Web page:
Multilingualism and statistics

I am a big fan of statistics, which my father -a former university mathematics teacher- always considered “idle mathematics”. We used to watch almost one basketball game on TV per week and he would always point out how shooting stats are faulty in the following way: if a player has a ratio (I will use the typical Spanish TV stats representation) of 33 % (1/3 or 1 basket out of 3 attempts) and another player has a ratio of 33 % (3/9 or 3 baskets out of 9 attempts) you are not considering how, when and where the shots were made when seeing those stats out of the blue and they both seem equally bad. Mind that I am talking about the 90s, well before big data was introduced and savvy data gurus would be part of any decent sports team. He had a very good point which is worth extrapolating (or at least taking the risk to do so).

I came across this article in Forbes which is worth mentioning because of this map, originally from Jakub Marian and his web-site, always full of interesting posts:

The numbers seem clear cut, as Mr Marian himself explains:

Whole numbers in the following picture agree with the classical median, e.g. the 2 for Germany indicates that if you ordered all Germans according to the number of languages spoken and asked the one in the middle, he or she would speak exactly two languages (so it is reasonable to say that a typical German speaks two languages).

The data is from a EU survey from 2012. Now, I do not have the survey to check it up, but by just seein it, there are a few points that I would like to rise anyway.

The first one would be what are you asking for. Foreign languages? Are the regions / countries / state with two or more official languages and its population considered differently in the statistics? For example, let’s take the Baltic republics with 2,7 languages per person, where I assume the local official language and Russian, together with English (or Polish in Lithuania or Finnish in Estonia), are to be considered to understand the statistics. If we would take Russian from the equation (and I do not see a reason to do so except the point I want to make), the result is 1,7, very similar to Poland and Southern Europe. Galicia, Catalonia or the Basque country would easily yield that very same result (with English, or Portuguese in Galician and French in Catalonia and the Basque Country).

The second point is whom do you ask. Everybody? Nationals and permant residents only? I have already pointed out the role that a minority or (former) co-official language plays, and emigration acts in the very same way. As someone living in Germany for quite some time, I find 2.0 a surprisingly good result. I would assume that a good deal of that result comes from migrants’ first or second language skills and not necessarily from a flock of highly educated Germans who master English. The same applies to Austria: German and the emigrant’s languages (or Hungarian, Croatian and Slovene) and English make up the 2.2. That will not go well with some ultraconservatives and “traditionalists” out there.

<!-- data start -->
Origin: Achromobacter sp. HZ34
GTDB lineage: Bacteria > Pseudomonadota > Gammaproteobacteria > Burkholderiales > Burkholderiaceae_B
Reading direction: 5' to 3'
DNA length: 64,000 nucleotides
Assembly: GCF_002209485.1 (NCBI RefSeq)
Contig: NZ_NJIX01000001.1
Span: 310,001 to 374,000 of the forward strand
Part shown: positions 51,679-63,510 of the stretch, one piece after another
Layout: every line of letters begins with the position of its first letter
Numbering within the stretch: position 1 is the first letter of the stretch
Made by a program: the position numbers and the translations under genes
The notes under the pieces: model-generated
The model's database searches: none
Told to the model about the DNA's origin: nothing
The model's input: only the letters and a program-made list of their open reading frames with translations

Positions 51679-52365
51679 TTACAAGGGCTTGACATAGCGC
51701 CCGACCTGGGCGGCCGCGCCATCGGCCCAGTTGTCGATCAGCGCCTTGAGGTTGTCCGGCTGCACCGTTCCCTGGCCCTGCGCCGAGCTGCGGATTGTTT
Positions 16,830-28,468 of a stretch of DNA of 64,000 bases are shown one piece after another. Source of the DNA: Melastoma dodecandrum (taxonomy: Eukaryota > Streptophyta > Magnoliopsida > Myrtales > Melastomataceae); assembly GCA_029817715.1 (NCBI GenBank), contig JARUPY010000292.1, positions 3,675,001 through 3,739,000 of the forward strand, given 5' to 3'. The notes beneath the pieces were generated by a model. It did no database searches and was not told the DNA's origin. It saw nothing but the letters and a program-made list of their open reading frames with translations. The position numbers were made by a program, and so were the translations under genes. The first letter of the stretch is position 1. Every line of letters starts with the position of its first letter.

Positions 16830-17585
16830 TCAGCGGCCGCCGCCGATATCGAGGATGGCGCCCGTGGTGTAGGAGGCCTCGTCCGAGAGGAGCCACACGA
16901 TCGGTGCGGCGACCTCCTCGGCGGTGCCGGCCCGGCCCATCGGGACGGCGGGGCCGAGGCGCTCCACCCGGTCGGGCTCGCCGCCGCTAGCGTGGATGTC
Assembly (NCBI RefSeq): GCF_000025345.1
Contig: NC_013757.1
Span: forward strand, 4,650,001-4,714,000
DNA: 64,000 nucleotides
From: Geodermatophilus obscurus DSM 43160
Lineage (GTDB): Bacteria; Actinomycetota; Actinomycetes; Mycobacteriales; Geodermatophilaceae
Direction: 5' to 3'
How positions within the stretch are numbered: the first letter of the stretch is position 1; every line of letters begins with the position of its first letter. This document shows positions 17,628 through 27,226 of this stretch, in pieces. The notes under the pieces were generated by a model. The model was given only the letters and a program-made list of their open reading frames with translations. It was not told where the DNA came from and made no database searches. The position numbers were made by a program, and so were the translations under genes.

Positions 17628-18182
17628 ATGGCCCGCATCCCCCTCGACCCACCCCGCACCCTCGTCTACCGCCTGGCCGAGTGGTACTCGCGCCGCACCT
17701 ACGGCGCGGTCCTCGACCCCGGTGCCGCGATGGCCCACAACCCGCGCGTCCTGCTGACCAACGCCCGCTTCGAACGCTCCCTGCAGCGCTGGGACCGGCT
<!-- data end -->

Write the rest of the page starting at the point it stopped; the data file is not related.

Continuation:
The third point is that I am squeezing my head to understand the Benelux results. I take Slovenia as an example (another country I know very well): Slovene and “Serbocroatian” would make the 2.0 and then English and German or Italian (sometimes any of these last two or both instead of “Serbocroatian”) would yield the final 3.0. Now, I have my doubts of the active competency in “Serbocroatian” of any Slovene younger than 35 but that is where Italian and German step in.

Luxemburg is easy to explain: Luxemburgish, French and German make up that nice 3, English along with probably Portuguese or Turkish add the 0.6 to get by far the best result in Europe. No doubt about it.

In Belgium I would play the stats like this: French or Dutch on the one hand plus English and then the remaining 0.6 comes from any of the other 2 official languages (Dutch, French and German).

The Netherlands is surprising. I assume the following: Dutch and English make up that 2.0. Some degree of German (as in Slovenia with “Serbocroatian”) with questionable degree of active output (the same, by the way, as in Galicia with Portuguese) and English would make up that nice 3.0. The remaining 0.2 would be either Frisian or the emigrants’ language, yielding a questionable 3.2

What about Italy? I would be brave enough to give an extra 1.0 as I believe that the vast majority of the population is bilingual / diglossic in standard Italian and dialetto. On the other hand, I wonder whether the Swedes and Danes consider that they speak their neighbours’ language (as the Dutch with German).

Nice statistics do provide you nice data but interpreting it casts some shadow of understanding of what is behind. I assume that, in average, most of Europeans are equally regarding language skills: they speak their mother tongue and have a decent degree of communicating in a different language. What matter here is the self-evaluation of what speaking a language is and what communication skills are. I assume that the poll would consider that piece of information but point it out here does not harm… and enables me to play with stats.


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